Agrajag: Change is the only constant

I’ve gone from ramblings to scrambling trying to think up witty introductory bits in our online conversation… view the preceding post here. The little engine that could is sleeping.

the only constant is change - east end: London...
the only constant is change – east end: London graffiti (Photo credit: mermaid99)

OK I will start, but I can’t guarantee the next post won’t be on racism. A lot of silly things going on in the world at the moment, perhaps worst of all I saw an article on the segregation of African migrant children in Israel, some say they have built separate schools for them to attend, others say it isn’t true. There are 8 year old kids working in gold mines in Tanzania, and a blog I just read where the author mentioned she doesn’t own slaves so she’s not racist or something like that. I need to stay right away from that stuff 🙂

I agree with your thoughts on instant gratification, if the expected lifespan of a human was 3 days, then I could understand the emphasis on instant gratification. I think if we humans keep on with this approach there might well be only 24 resilient, thinking humans left on the planet and everyone else will be co-dependent….hmmm…am I talking about the future or now? It’s like we’ve forgotten how we learn.

Why is it that we don’t get born already being able to walk? Why can’t we learn to pole vault just minutes after we have been shown how? Is it because we haven’t refined our bodies enough with medical or technical innovations or figured out how to circumvent the physical laws of the universe (whatever they are)?  Is it because of lack, must we do something to fix it, or is it our greatest gift?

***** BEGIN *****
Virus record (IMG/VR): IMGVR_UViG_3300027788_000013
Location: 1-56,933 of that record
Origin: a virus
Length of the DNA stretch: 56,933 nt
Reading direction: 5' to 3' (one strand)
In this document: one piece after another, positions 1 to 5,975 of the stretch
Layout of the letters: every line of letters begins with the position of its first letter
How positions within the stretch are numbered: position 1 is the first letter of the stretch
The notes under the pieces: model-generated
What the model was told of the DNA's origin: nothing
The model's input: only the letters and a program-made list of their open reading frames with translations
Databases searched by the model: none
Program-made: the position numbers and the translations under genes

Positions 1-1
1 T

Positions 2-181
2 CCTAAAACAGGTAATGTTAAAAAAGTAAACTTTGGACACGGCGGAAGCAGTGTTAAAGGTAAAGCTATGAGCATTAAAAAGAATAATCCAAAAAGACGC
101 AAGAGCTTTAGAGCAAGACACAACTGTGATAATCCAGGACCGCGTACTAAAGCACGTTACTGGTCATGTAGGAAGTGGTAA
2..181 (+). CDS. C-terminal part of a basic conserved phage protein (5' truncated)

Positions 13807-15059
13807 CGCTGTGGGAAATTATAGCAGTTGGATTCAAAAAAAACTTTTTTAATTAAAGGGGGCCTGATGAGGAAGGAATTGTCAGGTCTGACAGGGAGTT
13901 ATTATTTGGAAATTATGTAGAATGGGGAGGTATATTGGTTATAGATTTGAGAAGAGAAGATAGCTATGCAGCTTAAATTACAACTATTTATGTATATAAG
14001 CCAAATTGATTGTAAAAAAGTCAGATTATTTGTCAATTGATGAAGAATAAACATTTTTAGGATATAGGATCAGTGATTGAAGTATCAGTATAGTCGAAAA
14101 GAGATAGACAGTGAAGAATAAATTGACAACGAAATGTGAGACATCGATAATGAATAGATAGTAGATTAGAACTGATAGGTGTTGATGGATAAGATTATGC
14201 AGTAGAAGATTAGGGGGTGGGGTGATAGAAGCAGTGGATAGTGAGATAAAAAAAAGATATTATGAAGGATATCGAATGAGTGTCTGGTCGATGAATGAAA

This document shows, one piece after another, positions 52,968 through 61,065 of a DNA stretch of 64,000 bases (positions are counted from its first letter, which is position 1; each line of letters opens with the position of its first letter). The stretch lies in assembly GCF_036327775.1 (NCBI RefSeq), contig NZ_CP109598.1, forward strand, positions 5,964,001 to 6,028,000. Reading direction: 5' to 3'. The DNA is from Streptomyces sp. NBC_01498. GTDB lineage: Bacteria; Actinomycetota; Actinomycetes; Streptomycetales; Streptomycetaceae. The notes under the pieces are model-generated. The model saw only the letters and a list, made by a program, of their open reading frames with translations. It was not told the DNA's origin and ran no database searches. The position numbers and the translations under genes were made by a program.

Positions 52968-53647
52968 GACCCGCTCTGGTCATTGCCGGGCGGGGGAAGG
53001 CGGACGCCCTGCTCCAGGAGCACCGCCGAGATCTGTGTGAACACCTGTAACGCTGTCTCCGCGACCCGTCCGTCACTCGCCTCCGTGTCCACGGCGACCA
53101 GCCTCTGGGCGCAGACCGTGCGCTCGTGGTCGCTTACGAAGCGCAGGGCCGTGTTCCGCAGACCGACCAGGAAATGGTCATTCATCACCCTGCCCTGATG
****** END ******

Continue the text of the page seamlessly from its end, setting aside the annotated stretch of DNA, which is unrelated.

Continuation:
I didn’t get all the way through Guns, Germs and Steel, but what I did read made a big impact and if I find my copy I am probably ready to get back reading it soon. I think environment has a lot to do with it, but I wonder whether it really gave long-term advantage to those with faster technological advancement. Although some may be in a position of so-called advantage even to this day, they may not actually really have an advantage. All conditions must remain static for any advantage to be sustained and if I was a betting man, my experience would tell me to bet on the side that says change is the only constant.

In our social structures and organizational systems we haven’t fully allowed for the new information, what we now understand about the physical universe, to guide our decisions. We have not taken up the call yet, but when we do I believe we will need to draw on a wide repertoire of skills and styles of thinking to regain a sense of our relative position in the universe and our relationship to each other.

Have a great day, I’m off to sleep.

View the response to this post on Cloak Unfurled here


    1. jamborobyn says:

      We have spring here today, yay. You will get fall tomorrow, no?

      Saturday night is the absolute worst night for sleeping when you live in a block of apartments. Conversely, it is the best night for writing and thinking and general time-wasting. Off to read your response now. Thanks!


      1. Swarn Gill says:

        We mark the season change with the equinox so Fall won’t technically start until Sept. 21st. Usually leaves don’t start turning until October although it’s not uncommon to have them turn in late September so Sept. 21st works well. 🙂


      2. jamborobyn says:

        Really – I had no idea the US was running the seasons.


      3. Swarn Gill says: